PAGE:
Just eighteen months after his death in 1231, St Anthony of Padua was canonised, turning his tomb into a magnet for pilgrims. As a result of this influx, the modest church in which he rested had to be rebuilt and the grandiose Basilica of Sant'Antonio, also known as Il Santo, had to be built.

4. Ferrara

from 1 hour to 1.5 hours by train from Venice


Ferrara © Shutterstock

Ferrara was the residence of the Este dukes, an eccentric dynasty that ranked as a major political force throughout Renaissance times. The Este kept the main artists of the day in commissions and built a town which, despite a relatively small population, was – and still is – one of the most elegant urban creations of the period.

Ferrara’s main sights are clustered together in an area that’s easily explored on foot. The castle is the main focus, but several other palaces and museums offer reminders of the town’s more glorious past. Ferrara’s market days are Monday and Friday, with most activity taking place on Piazza Travaglio. On the first weekend of the month (except Aug) a large antique market takes place between the Castello and the Duomo.

Rough Guides tip: a trip to Italy is a once-in-a-lifetime experience. Do you want to get the best out of your trip? Check our Italy itineraries.

5. Prosecco Valley

About 1 hour by train from Venice

Small italian town Valdobbiadene, surrounded by vineyards, zone of production of traditional italian white sparkling wine Prosecco © Shutterstock

Vineyards of traditional Italian white sparkling wine Prosecco, Valdobbiadene © Shutterstock

The valleys surrounding Conegliano are dotted with vineyards, and wine production - particularly Prosecco - makes for some of the most tempting destinations for day trips from Venice. Italy’s first wine-growers college was set up in Conegliano in 1876, and a couple of well-established wine routes meet here.

The Strada dei Vini del Piave runs for 68km southeast to Oderzo and concentrates on the region’s red wines, the more rewarding Strada del Prosecco is a 42km journey west to Valdobbiadene. The main square is given over to a medieval pageant in mid-June, the Dama Castellana and the streets of Conegliano host a major wine festival on the last weekend in September.

6. Valpolicella Valley

Around 2 hours by train from Venice

The town of Marano di Valpolicella © Shutterstock

The town of Marano di Valpolicella © Shutterstock

The Valpolicella Valley offers some amazing day trips from Venice for wine lovers. This region is renowned for its fine wines and mesmerising landscapes. Valpolicella is alluring with its charming vineyards, historic villages and exquisite culinary specialities.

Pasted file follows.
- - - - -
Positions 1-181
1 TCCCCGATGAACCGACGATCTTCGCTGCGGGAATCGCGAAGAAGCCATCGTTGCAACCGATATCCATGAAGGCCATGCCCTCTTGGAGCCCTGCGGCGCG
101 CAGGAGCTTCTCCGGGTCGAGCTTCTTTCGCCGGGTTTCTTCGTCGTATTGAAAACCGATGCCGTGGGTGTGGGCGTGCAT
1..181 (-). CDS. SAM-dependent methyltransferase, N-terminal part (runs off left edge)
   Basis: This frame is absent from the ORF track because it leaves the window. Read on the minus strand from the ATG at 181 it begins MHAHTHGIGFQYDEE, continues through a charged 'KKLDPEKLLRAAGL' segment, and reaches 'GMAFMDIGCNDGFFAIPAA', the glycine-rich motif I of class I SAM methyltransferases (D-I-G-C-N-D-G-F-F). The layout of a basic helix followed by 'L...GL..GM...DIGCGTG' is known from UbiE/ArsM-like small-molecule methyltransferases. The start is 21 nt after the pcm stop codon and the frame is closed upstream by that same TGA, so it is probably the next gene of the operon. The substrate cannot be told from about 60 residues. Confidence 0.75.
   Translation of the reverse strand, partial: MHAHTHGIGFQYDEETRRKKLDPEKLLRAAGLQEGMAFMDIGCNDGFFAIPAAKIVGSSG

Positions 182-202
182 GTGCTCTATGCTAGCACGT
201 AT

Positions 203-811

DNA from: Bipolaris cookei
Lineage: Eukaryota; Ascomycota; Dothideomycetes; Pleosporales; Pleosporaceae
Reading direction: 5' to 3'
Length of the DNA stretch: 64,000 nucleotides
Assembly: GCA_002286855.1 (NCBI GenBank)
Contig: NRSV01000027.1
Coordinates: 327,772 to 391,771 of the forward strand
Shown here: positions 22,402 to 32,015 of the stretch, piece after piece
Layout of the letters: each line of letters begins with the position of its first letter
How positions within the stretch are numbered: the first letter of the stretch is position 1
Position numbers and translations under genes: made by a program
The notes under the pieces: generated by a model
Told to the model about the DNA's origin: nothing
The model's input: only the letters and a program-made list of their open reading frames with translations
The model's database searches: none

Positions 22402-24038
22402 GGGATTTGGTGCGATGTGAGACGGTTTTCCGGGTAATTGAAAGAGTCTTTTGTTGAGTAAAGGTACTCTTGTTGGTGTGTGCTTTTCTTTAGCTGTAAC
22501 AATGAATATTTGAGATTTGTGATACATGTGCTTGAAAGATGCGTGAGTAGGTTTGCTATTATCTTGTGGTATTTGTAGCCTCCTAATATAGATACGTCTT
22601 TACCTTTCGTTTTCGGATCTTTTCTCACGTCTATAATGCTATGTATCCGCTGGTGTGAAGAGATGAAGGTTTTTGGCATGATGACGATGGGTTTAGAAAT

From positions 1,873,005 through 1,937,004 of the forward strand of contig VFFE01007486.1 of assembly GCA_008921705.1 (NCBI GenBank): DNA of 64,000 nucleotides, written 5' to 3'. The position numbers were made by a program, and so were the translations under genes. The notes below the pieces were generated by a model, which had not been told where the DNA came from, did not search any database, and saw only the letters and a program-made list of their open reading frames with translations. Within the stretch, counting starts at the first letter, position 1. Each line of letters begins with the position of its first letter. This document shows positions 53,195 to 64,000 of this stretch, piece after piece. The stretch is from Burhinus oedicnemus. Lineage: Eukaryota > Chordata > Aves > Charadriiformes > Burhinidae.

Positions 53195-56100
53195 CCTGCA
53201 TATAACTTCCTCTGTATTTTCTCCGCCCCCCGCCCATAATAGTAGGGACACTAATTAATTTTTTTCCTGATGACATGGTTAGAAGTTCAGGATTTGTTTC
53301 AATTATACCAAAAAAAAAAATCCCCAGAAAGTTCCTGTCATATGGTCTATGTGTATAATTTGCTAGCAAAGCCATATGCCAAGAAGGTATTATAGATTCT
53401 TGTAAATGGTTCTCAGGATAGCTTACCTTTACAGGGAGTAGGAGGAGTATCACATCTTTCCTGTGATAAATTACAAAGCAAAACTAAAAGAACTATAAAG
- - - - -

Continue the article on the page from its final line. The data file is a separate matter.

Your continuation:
Here you can dedicate a whole day to exploring the local wineries and tasting the famous local wines. Take a stroll through the manicured vineyards that provide the perfect romantic backdrop for your walk.

For an immersive local experience, visit the quaint villages that dot the landscape, each with its own unique character and charm. Taste the local cuisine in authentic trattorias, savouring regional specialities that perfectly complement the famous wines.

7. Dolomite Mountains

Less than 2 hours by train to Cortina from Venice


Italian Dolomites © Shutterstock

Day trips from Venice to the Dolomite Mountains will delight hikers and it's a joy to know that Venice is one of the closest major cities in Italy to the Dolomites. The most convenient option would be to first get to Cortina d'Ampezzo by train from Venice.

Cortina is well and truly part of the mountains of Trentino-Alto Adige, even though it officially belongs to the Veneto region next door. An upmarket ski resort, Cortina boasts a gorgeous setting, surrounded by a great circle of mountains, and it’s had a starring role in many films, including The Pink Panther, For Your Eyes Only and Cliffhanger.

About a 15min drive (or 30min bus ride) east of Cortina, this trio of massive spires (Drei Zinnen), the tallest of which – Cima Grande – rises just shy of 3000m, is high among the most iconic vistas in the Dolomites. The trail around the peaks is one of the most accessible.

Its start is easily accessible via a toll road from the pretty lakeside town of Misurina, from where buses also run frequently during the summer months. The shelters along the route are very crowded in high season, so be sure to call in advance to book a room - the first one, Rifugio Auronzo, is right at the start of the route.